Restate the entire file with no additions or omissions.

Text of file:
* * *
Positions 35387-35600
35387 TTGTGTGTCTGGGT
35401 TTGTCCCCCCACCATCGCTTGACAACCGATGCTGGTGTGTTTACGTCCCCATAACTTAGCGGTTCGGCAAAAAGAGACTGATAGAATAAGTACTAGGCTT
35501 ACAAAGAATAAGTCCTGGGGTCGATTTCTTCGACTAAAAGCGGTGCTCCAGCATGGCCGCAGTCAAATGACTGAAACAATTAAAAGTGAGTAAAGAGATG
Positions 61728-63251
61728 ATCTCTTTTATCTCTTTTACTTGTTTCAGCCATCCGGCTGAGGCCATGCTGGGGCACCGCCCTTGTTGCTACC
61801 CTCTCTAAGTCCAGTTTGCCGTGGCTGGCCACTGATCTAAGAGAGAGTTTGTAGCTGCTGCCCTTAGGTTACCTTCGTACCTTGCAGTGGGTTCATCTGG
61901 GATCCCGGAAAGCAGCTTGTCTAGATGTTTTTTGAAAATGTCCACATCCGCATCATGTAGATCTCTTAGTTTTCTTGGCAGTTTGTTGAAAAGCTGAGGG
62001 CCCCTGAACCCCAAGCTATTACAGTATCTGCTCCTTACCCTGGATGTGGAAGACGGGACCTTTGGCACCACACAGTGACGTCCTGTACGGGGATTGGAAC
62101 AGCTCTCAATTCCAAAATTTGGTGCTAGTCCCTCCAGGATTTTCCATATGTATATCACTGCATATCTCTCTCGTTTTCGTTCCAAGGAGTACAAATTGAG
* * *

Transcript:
Positions 35387-35600
35387 TTGTGTGTCTGGGT
35401 TTGTCCCCCCACCATCGCTTGACAACCGATGCTGGTGTGTTTACGTCCCCATAACTTAGCGGTTCGGCAAAAAGAGACTGATAGAATAAGTACTAGGCTT
35501 ACAAAGAATAAGTCCTGGGGTCGATTTCTTCGACTAAAAGCGGTGCTCCAGCATGGCCGCAGTCAAATGACTGAAACAATTAAAAGTGAGTAAAGAGATG
Positions 61728-63251
61728 ATCTCTTTTATCTCTTTTACTTGTTTCAGCCATCCGGCTGAGGCCATGCTGGGGCACCGCCCTTGTTGCTACC
61801 CTCTCTAAGTCCAGTTTGCCGTGGCTGGCCACTGATCTAAGAGAGAGTTTGTAGCTGCTGCCCTTAGGTTACCTTCGTACCTTGCAGTGGGTTCATCTGG
61901 GATCCCGGAAAGCAGCTTGTCTAGATGTTTTTTGAAAATGTCCACATCCGCATCATGTAGATCTCTTAGTTTTCTTGGCAGTTTGTTGAAAAGCTGAGGG
62001 CCCCTGAACCCCAAGCTATTACAGTATCTGCTCCTTACCCTGGATGTGGAAGACGGGACCTTTGGCACCACACAGTGACGTCCTGTACGGGGATTGGAAC
62101 AGCTCTCAATTCCAAAATTTGGTGCTAGTCCCTCCAGGATTTTCCATATGTATATCACTGCATATCTCTCTCGTTTTCGTTCCAAGGAGTACAAATTGAG